Anyway, after I sliced the curds, I let them set for about fifteen minutes. Then I partially filled the sink with hot water and started slowwwwwwwwwly raising the temperature of the curds from just under 90 to 100 degrees F, working at a rate of about 2 degrees every five minutes, stirring gently and taking the pot out of the water when the curds seemed to be getting too hot, or adding more hot water to the sink if the temp of the curds wasn't budging.
Eventually I got to 100. Then I held the curds at 100 degrees F for 30 minutes, stirring gently all the while. And when that time was up, I took the pot out of the water and let the whole thing sit for five minutes.
Then it was time to separate the curds from the whey. After that five minute rest period, most of the curds settle down to the bottom of the pot, so it's relatively easy to ladle off a lot of the whey without navigating around the curds. Eventually, though, you'll get to a point where you either pour the remaining curds and whey out into a muslin-lined collander or ladle the curds out into the collander. Either way (or "whey" haha) you want to get rid of as much of the whey as possible.
Next, pour the drained curds back in the pot and break them up (or mill them) with your fingers.
And then add in 2 tablespoons of cheese salt or Kosher salt AND your chopped, cooled Jalapeno peppers (seeds and all). Stir everything together gently. Don't squeeze or press the curds, just mix everything around together.
Next I half-filled the sink with 100 degree F water and set the pot of curds in it. I set my oven timer for an hour, and set my little mini timer for five minutes. Five minutes over and over and over, stirring the curds each time it went off to break up the curds and keep them from matting, or clumping together. Once the hour was up, I could finally do two things: put the curds in the mold, and relax. Sort of.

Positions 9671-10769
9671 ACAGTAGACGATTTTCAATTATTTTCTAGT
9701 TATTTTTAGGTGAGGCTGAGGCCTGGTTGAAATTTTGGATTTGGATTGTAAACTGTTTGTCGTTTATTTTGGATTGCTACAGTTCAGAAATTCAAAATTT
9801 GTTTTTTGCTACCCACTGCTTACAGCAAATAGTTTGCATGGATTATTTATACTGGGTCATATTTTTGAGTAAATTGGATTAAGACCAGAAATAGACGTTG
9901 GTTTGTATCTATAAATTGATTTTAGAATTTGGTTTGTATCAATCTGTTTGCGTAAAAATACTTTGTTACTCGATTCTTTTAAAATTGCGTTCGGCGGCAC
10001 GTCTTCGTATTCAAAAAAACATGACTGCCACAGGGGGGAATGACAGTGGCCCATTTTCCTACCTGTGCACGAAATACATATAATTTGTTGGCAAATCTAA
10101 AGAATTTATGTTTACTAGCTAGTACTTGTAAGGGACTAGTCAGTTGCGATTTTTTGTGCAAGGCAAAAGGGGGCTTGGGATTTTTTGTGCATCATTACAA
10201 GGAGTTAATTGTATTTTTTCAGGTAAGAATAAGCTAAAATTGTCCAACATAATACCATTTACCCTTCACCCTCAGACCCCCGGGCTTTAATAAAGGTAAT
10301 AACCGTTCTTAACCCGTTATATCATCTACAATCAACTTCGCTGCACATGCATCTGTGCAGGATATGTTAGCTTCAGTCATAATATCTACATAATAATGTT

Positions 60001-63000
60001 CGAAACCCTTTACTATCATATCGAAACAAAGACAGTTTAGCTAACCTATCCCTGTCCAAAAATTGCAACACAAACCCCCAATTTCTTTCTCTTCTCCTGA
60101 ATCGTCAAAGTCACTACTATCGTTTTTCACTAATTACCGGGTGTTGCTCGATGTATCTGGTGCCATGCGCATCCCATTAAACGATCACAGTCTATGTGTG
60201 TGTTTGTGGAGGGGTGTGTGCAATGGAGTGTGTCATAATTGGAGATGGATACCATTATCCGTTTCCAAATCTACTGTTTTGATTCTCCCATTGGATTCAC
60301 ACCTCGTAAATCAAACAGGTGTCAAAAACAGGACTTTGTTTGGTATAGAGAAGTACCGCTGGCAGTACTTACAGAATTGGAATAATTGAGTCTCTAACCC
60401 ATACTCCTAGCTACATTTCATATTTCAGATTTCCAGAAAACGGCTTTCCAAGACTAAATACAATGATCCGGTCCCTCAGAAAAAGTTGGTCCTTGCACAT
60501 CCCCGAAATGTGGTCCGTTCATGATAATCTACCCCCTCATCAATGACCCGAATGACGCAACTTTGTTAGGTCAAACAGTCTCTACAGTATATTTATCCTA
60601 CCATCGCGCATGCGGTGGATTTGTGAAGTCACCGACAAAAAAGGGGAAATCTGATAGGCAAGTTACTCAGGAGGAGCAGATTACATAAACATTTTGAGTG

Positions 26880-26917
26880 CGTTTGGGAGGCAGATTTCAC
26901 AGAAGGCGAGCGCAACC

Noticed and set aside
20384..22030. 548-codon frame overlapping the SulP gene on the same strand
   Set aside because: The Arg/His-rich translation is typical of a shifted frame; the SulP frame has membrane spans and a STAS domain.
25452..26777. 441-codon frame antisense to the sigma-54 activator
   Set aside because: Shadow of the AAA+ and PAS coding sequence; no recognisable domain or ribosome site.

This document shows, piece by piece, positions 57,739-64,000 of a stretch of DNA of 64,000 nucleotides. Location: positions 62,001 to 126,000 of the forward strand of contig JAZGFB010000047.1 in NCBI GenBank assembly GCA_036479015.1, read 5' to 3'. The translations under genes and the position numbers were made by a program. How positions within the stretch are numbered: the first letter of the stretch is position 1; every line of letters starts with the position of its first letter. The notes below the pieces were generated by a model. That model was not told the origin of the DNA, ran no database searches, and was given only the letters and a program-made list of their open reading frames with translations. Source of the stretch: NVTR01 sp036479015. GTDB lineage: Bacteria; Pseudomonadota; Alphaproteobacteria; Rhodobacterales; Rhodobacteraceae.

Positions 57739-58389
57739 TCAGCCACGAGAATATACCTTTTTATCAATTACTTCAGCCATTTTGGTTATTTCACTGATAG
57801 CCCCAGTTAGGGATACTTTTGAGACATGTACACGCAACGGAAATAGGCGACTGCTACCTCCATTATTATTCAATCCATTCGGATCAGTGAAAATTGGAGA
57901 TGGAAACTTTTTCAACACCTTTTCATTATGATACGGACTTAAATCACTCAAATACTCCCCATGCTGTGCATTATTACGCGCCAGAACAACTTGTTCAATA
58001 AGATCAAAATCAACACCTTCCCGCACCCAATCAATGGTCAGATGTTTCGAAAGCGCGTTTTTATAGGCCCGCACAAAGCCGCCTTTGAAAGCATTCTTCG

Anyway, here are my jalapeno-flecked cheese curds, in their cheesecloth-lined mold.
Oh – and I learned something. Remember how I ended up with kind of a lumpy side on the first batch of stirred-curd cheddar, and I ended up slicing it off so it wouldn't be all…well…lumpy? The lumps were there because the cheesecloth, where I'd tried to fold it neatly on the curds, wasn't flat no matter how nicely I'd layered it, and that resulted in the folded areas pushing into the curds and leaving the rough terrain.
This time, I laid a second piece of cheesecloth over the top of the curds – totally flat and nice – and put the follower on top of that before adding the weight. I'd seen that method in an illustration in the book, Home Cheese Making, and figured it was worth a shot.
So, time to press. First, it's fifteen pounds for ten minutes. Easy enough. Then unwrap, flip the cheese over, rewrap it, and put it back in the mold….
Then it was 30 lbs of pressure for another ten minutes. Actually, it was more likely 31 or 32 lbs, if you take into account the weight of the pot that holds some of the weights AND the fact that the big weight you can't see inside that pot is 11 lbs. Bill used to use it as an anchor for his canoe.
Next, it was about 40 lbs (give or take a pound) for 2 hours. And finally, after that, 50 lbs for 24 hours. That picture would have included two 5-lb hand weights, but had put the camera away by then.
I'm happy to report that nothing fell this time. I was extremely obsessive about how level the weights looked on top of the cheese, and if anything started to tip in one direction, I adjusted the weights to place more pressure on the opposite edge of the cheese. I was even doing this at about 2:30 in the morning. Didn't wake up with that in mind, but since I was up, I figured it wouldn't hurt to check on things.
And, finally, the next evening it was time to dismantle my odd sculpture and check on my cheese.
I gently rubbed the whole surface of the cheese with a vinegar-dampened cloth, then set the cheese in the fridge for about three hours to dry. And then I waxed it and stuck a label on and added it to my growing collection in the chest freezer cave in our basement.
And after this? Well, I still need to make my mesophilic starter culture – can't make any more cheddar until I get that done. After that? Maybe a traditional cheddar. But I'm also itching to branch out into other hard cheeses. Gouda would be nice. Smoked gouda would be even nicer, I'm thinking.
Haven't decided yet, though.
I'll let you know when I do.